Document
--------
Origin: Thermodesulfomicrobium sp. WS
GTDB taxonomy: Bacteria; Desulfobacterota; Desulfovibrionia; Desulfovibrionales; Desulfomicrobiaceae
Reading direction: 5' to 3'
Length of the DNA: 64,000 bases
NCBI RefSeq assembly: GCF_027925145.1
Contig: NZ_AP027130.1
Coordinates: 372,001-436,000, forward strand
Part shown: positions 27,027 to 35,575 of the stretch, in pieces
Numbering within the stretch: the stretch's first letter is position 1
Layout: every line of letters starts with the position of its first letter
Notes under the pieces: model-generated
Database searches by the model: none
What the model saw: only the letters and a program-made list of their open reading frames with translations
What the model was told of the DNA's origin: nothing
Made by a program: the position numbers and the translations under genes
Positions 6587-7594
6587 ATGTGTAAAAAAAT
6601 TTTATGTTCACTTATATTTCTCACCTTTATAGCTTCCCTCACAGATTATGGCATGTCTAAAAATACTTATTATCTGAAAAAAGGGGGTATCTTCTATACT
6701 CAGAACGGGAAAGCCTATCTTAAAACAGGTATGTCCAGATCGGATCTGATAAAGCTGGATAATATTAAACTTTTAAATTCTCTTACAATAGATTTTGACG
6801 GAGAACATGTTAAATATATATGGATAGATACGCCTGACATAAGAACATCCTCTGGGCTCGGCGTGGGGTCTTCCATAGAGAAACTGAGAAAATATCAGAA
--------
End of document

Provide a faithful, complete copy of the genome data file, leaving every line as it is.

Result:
Origin: Thermodesulfomicrobium sp. WS
GTDB taxonomy: Bacteria; Desulfobacterota; Desulfovibrionia; Desulfovibrionales; Desulfomicrobiaceae
Reading direction: 5' to 3'
Length of the DNA: 64,000 bases
NCBI RefSeq assembly: GCF_027925145.1
Contig: NZ_AP027130.1
Coordinates: 372,001-436,000, forward strand
Part shown: positions 27,027 to 35,575 of the stretch, in pieces
Numbering within the stretch: the stretch's first letter is position 1
Layout: every line of letters starts with the position of its first letter
Notes under the pieces: model-generated
Database searches by the model: none
What the model saw: only the letters and a program-made list of their open reading frames with translations
What the model was told of the DNA's origin: nothing
Made by a program: the position numbers and the translations under genes
Positions 6587-7594
6587 ATGTGTAAAAAAAT
6601 TTTATGTTCACTTATATTTCTCACCTTTATAGCTTCCCTCACAGATTATGGCATGTCTAAAAATACTTATTATCTGAAAAAAGGGGGTATCTTCTATACT
6701 CAGAACGGGAAAGCCTATCTTAAAACAGGTATGTCCAGATCGGATCTGATAAAGCTGGATAATATTAAACTTTTAAATTCTCTTACAATAGATTTTGACG
6801 GAGAACATGTTAAATATATATGGATAGATACGCCTGACATAAGAACATCCTCTGGGCTCGGCGTGGGGTCTTCCATAGAGAAACTGAGAAAATATCAGAA